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Re: [ietf-822] What about doing more? (was: Re: Fwd: New Version Notification for draft-crocker-inreply-react-01.txt)

2020-10-09 01:59:12
On Thu, Oct 8, 2020 at 11:13 AM Dave Crocker <dhc(_at_)dcrocker(_dot_)net> 


What will make the basic mechanism useful to its specific goal,
sufficient as a specification, reasonable to implement, and as simple as
possible without defeating its other goals?


If I understood your original point of this spec, it was seeing that
various other tools have such a reaction
mechanism, and the logical plan of bringing that to Email.

Would it be useful to see what those other tools do to make sure we aren't
leaving anything obvious out?

FB has their limited reactions, but it's just adding one, seems compatible
with the draft.  There is alt text, but
presumably clients can handle that and there's some obvious handling of alt
text for emojis and it's all on the
client side, no need for anything in the spec.  I don't think limiting the
selection of reactions is worthwhile.

Twitter/Instagram only have a single reaction, ditto on not thinking that's

iMessage I haven't used, but I think it's just adding a limited reaction...
there is a translation for regular
sms as backward compatibility.  For email, that would require a whole bunch
of work that's probably not worth
it... though if you think about someone receiving an email message that had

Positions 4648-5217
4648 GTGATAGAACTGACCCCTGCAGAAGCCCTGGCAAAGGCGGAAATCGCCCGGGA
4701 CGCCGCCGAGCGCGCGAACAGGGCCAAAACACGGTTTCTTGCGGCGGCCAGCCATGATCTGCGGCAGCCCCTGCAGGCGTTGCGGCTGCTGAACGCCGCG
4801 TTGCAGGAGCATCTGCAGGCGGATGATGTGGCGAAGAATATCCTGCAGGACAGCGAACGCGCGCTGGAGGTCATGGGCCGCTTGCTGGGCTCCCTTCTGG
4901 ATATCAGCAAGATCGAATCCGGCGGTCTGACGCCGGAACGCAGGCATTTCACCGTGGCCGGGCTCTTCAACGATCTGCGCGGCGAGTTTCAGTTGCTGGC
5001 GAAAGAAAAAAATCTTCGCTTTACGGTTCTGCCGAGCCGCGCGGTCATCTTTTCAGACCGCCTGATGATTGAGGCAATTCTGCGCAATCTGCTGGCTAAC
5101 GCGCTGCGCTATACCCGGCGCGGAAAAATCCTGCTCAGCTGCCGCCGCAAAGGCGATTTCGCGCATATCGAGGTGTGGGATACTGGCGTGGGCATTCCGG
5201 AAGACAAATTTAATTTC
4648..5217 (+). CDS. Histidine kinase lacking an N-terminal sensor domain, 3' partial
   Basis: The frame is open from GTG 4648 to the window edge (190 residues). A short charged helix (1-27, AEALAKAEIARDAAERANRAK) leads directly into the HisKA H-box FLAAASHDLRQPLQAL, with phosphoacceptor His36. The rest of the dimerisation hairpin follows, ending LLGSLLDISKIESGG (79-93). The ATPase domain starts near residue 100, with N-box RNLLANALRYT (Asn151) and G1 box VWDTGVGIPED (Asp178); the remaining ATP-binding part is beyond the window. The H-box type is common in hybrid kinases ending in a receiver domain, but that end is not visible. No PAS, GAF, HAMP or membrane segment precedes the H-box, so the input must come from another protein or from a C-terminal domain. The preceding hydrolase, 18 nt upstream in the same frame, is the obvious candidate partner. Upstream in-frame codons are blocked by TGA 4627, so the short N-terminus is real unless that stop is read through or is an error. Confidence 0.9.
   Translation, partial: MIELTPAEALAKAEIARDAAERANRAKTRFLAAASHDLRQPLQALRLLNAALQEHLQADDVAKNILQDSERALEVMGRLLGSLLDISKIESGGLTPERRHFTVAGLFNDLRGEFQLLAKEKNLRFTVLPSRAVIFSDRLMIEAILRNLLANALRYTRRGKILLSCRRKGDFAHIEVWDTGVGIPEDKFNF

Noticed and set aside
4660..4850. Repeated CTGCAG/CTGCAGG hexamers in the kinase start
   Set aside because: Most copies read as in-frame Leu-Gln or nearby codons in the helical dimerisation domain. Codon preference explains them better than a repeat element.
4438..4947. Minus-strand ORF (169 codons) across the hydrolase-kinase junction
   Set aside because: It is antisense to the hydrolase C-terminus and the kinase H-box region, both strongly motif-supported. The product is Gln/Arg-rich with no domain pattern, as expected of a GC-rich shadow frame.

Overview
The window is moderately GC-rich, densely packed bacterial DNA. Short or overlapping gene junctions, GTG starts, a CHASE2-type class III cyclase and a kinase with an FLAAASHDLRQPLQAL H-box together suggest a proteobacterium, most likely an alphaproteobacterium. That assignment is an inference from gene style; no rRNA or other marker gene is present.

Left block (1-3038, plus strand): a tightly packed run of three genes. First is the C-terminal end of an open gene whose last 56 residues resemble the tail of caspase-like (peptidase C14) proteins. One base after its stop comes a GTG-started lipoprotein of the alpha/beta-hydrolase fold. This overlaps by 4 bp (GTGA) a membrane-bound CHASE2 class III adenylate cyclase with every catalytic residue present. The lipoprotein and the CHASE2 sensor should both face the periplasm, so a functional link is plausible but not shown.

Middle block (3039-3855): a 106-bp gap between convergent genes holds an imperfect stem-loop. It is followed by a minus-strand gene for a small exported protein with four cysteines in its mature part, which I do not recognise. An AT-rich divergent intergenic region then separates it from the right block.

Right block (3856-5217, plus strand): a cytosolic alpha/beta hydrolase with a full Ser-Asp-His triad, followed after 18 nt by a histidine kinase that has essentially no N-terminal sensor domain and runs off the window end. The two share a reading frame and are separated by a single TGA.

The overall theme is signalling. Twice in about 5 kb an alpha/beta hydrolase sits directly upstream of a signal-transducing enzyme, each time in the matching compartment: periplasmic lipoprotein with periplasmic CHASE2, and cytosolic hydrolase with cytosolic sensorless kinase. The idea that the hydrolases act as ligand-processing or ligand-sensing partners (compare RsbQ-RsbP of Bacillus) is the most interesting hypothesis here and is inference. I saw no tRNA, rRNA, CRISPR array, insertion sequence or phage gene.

nothing in it and if their client didn't
support this, it would seem like a weird blank email ... so perhaps instead
of an empty message, an
implementation should include fallback support in some way in the body of
the message.  The spec could
contain such suggestions, or it could not and just leave that to various
implementations to handle themselves.
No opinion on that.

Some systems have stickers or gifs, some systems (discord, slack) allow you
to add community specific
reactions.  This could be handled with some of the url or data formats that
were brought up earlier.  Part of
me likes the extensibility of that proposal, and part likes the simplicity
of just emojis.  Of course, these can always
be put in the body of the message as well.  The stickers/gifs are usually
done in a way that would be compatible with
the body of the message.  The community reactions are usually handled like
regular emoji reactions, however.

Emoji's do update frequently, so we could consider some sort of fallback
support... but it seems like most uses I've seen
just fail to properly show the emoji and show an "unknown" character
instead... so adding a fallback system is probably overkill.

So, I don't have extensive usage of these other systems or ones beyond
these, but the simple spec seems to satisfy
the majority of the examples.  Hopefully others will speak up if other
systems do more than this.

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